Cheerz. ex-railwayman.
 

GearJammer

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Funnily enough i was chatting to a freight driver on Saterday and this came up, he said they usually get out the loco and pee in the ballast while stopped in loops or at signals, although he did laugh and say that you can be absolutely guaranteed that the one time your desperate for a pee will be the one time you get constant green lights, sods law i guess, lol :)
 

KA4C

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Cant remember the last locos to have WC facilities but certainly nothing built post privatisation has. In the case of freight its either go before you leave, wait, or use a bottle!
or the washer bottle, or the sump plate

(All loco's that did have urinals had them removed years ago)
 

Phil6219

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Bottles tend to work - so I hear, apparently Locazade tends to be the preferred choice since it has a bigger neck.

If anyone happens to have the Viz Dictionary check out the entry for "Truckers Tizer" and also "Guards Parcel" though I hope the latter one was a joke...

Phil 8-)
 

Grantham

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I find it amazing that freight locomotives in a first world country not only don't have a toilet, but don't have a radio so you can listen to music!

Are you sure that you blokes have all paid your taxes and all? I must admit I'm a bit shocked!

Every freight engine (except a handful of shunting units) in Australia has a toilet, although some of the older ones are a bit rugged. Most have a radio for music, although they mute when the train radio crackles into life. Suburban trains don't have them, but they stop at stations that do.
 

calc7

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Bottles tend to work - so I hear, apparently Locazade tends to be the preferred choice since it has a bigger neck.

If anyone happens to have the Viz Dictionary check out the entry for "Truckers Tizer" and also "Guards Parcel" though I hope the latter one was a joke...

Phil 8-)
Funnily enough I have a copy of Das Krapital right next to me. Guard's parcel is a good one. :lol:
 

GB

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I find it amazing that freight locomotives in a first world country not only don't have a toilet, but don't have a radio so you can listen to music!

Are you sure that you blokes have all paid your taxes and all? I must admit I'm a bit shocked!

Every freight engine (except a handful of shunting units) in Australia has a toilet, although some of the older ones are a bit rugged. Most have a radio for music, although they mute when the train radio crackles into life. Suburban trains don't have them, but they stop at stations that do.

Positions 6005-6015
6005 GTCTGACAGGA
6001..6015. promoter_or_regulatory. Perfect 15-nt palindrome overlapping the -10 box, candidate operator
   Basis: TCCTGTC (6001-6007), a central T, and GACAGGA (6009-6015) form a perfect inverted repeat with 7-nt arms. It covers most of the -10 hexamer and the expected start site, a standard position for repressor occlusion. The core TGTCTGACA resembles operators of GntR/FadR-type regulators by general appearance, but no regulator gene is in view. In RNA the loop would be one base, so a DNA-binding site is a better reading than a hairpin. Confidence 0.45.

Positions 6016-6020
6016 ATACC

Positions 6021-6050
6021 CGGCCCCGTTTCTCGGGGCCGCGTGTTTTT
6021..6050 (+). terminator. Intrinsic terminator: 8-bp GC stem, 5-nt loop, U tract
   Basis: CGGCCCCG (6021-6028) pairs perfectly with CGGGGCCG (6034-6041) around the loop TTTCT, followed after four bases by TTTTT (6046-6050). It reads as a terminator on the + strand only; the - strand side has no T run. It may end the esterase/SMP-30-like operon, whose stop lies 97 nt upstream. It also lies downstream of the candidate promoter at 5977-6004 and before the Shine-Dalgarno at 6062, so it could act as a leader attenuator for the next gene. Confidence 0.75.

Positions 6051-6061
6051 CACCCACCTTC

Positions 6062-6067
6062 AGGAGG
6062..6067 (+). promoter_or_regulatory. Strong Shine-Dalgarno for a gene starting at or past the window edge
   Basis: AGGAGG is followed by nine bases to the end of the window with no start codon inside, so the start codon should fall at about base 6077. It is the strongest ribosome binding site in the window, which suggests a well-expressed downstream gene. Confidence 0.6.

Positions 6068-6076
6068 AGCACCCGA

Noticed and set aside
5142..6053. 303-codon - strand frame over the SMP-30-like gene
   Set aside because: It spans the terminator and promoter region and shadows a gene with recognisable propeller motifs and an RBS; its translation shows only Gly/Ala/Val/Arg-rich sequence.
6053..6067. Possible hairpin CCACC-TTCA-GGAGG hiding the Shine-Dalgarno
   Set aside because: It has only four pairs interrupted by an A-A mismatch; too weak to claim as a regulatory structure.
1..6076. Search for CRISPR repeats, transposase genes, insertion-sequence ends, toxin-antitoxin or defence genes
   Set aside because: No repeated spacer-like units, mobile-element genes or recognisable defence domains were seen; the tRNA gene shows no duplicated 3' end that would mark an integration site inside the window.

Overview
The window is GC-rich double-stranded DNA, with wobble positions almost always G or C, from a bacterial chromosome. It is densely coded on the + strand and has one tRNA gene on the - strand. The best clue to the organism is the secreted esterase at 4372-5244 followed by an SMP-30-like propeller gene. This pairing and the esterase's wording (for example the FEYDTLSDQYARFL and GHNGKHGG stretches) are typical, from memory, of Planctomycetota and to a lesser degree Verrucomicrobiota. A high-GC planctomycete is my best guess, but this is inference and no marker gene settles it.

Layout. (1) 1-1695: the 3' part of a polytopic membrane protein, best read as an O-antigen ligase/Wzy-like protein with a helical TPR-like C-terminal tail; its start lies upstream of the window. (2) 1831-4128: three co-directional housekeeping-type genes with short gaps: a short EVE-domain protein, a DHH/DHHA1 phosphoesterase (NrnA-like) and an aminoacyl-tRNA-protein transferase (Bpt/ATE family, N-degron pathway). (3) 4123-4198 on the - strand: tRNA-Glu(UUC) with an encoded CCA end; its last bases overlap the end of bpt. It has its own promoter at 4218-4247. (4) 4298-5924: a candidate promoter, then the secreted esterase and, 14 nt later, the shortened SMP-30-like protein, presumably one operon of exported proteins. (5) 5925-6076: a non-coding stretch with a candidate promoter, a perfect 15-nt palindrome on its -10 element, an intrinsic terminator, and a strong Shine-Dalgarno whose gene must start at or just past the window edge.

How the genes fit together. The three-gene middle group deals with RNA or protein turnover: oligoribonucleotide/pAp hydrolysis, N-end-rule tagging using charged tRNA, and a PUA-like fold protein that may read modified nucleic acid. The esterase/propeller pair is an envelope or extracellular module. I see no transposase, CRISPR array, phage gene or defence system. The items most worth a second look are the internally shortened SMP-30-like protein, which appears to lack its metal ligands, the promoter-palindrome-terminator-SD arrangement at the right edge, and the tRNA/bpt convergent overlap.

Different strokes for different folks. The distance covered and environment covered by you Australian drivers probably exceed what a typical UK freight driver covers...(with a some exceptions).

Music is deemed a distraction.
 

VTPreston_Tez

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What about long-distance drivers on their journeys from like Euston to Preston non-stop or King's Cross to Newcastle non-stop? Are there two drivers or do they make a stop at the next station they can stop into? (e.g. emergency stop at Northallerton or Euxton Balshaw Lane for example)
 

MidnightFlyer

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What about long-distance drivers on their journeys from like Euston to Preston non-stop or King's Cross to Newcastle non-stop? Are there two drivers or do they make a stop at the next station they can stop into? (e.g. emergency stop at Northallerton or Euxton Balshaw Lane for example)
I think the same still applies:

You stop the train and deal with it. Better to do that than be so distracted you miss a station or worse, a red signal. Report delay and reason to signaller (and/or control), keep calm & carry on. Obviously, if this is happening on a regular basis your suitabilty as a driver may be called into question!
For the record, there are no KGX-NCL non-stop runs (only one pointless one a day southbound).
 

Rugd1022

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We have enough distractions as it is without having Chirs Moyles / Jeremy Vine / the latest Indie beat combo types etc. invading our lug 'oles!

Last time I got 'caught short' in Bordersley Down Goods Loop I resorted to filling a soup can, the contents of which I'd just consumed. Starting from Oxford I'd already downed three cups of tea as well so it all has to go somewhere! Difficult to answer the call of nature down on the ballast at Bordersley with passenger trains passing on both sides.... ;)

On paper, we're supposed to be able to take our personal needs breaks away from the cab environment with access to the appropriate facilities, but on the freight side we often end up in places bereft of all mod cons.
 

Peter Mugridge

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Nobody has mentioned the reason you occasionally get a tube train stop briefly in the tunnel when the preceeding train was too far ahead to cause a red signal...?